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Disaster Housing Gets A Surprising Makeover In New York City (PHOTOS)

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When you think about your surroundings during a natural disaster, style isn't ever likely to come to mind. Thankfully, New Yorkers, the Office of Emergency Management has done the thinking for you, unveiling a housing unit designed to ride out relief efforts when the next "superstorm" hits. And to our surprise, it's quite stylish.

First, a little backstory: Last year, a report released by the Department of Homeland Security revealed ongoing criticism against the accommodations traditionally used to house residents displaced by natural disasters. In addition to their unappealing aesthetic, the 64-foot long, 14-feet wide FEMA-run trailers, have posed a number of concerns for those who often occupy them well beyond the amount of time they were originally intended to stay. Namely, the housing is expensive, costing taxpayers some $48,000 each, CNS News reported. In highly populated areas like New York City, space is another concern when you consider that a one-acre lot, which normally contains 200 households can only house 10 single-family FEMA trailers.

But a new pre-fab prototype by Garrison Architects aims to address some of those concerns. And did we mention, it's pretty, too?

The model units confirm what some housing industry insiders (and many of the tiny-home dwellers we've come across here at HuffPost Home) have known to be true for some time: bigger isn't always better. Not only have they proven successful in places like Europe, smaller modular units can be built inside, away from weather and dirt, with much less wasted material as Tom O’Hara, director of business development at Capsys, explained to Marketplace.org, possibly solving for the issue of getting larger trailers to the scene of a disaster -- a concern highlighted in the Homeland Security report.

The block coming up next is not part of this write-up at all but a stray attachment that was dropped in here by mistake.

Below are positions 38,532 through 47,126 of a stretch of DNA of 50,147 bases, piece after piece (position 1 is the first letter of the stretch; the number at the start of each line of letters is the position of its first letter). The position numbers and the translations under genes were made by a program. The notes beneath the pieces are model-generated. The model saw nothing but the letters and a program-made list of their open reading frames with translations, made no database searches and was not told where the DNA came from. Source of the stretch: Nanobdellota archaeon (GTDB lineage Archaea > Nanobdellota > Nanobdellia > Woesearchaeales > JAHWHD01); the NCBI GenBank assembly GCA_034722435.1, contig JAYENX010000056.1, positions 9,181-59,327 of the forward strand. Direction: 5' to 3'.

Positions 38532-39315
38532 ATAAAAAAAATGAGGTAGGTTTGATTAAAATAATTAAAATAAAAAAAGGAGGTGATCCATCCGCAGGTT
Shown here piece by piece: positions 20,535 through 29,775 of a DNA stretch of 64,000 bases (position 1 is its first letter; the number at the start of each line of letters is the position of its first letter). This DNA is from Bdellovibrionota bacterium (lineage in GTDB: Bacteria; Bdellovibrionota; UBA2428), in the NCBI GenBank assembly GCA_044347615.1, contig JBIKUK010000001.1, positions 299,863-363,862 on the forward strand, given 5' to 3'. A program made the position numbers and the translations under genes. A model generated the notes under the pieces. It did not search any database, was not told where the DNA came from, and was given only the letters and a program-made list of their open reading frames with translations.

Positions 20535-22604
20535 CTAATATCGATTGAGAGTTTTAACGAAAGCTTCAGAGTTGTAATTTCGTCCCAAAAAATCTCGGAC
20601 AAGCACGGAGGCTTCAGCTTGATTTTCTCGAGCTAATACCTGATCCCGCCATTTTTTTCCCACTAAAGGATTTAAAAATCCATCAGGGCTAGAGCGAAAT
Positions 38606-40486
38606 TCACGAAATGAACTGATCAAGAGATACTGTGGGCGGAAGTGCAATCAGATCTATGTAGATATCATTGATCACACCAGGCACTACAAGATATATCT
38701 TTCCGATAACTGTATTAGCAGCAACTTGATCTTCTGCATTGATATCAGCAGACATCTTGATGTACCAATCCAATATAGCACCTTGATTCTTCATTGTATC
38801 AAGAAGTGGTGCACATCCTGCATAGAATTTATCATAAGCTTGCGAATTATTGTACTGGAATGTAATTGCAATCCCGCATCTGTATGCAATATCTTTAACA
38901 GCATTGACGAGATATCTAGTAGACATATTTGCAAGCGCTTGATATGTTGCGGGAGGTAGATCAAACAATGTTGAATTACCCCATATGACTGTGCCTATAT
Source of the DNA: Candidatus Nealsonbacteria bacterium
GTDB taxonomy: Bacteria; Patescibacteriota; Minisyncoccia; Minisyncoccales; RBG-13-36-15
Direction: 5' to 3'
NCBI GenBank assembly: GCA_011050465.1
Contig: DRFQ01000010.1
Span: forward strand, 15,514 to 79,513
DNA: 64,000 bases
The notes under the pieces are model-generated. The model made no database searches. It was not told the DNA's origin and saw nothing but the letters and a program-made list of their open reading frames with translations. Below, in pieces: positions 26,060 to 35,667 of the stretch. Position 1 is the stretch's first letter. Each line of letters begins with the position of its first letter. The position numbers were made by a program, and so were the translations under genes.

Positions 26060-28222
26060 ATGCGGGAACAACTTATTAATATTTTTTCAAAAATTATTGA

Check out the photos below and read more about Garrison's project over at Architizer.

  • Andrew Rugge/archphoto
    The three-story unit located in downtown Brooklyn is a welcome alternative to the FEMA trailers traditionally used to house residents displaced by natural disasters.
  • Andrew Rugge/archphoto
    Inside, three apartments range in size from a 480-square-foot one bedroom to an 813-square-foot three bedroom, and include living areas, full kitchens and storage space.
  • Andrew Rugge/archphoto
    According to Architizer, city staff will put this prototype to a year of testing as they live in the unit at five-day intervals at a time.
  • Andrew Rugge/archphoto
    But despite the homes' comfier offerings and ability to stack on top of one another, questions remain about whether they really area viable alternative for urban evacuees.

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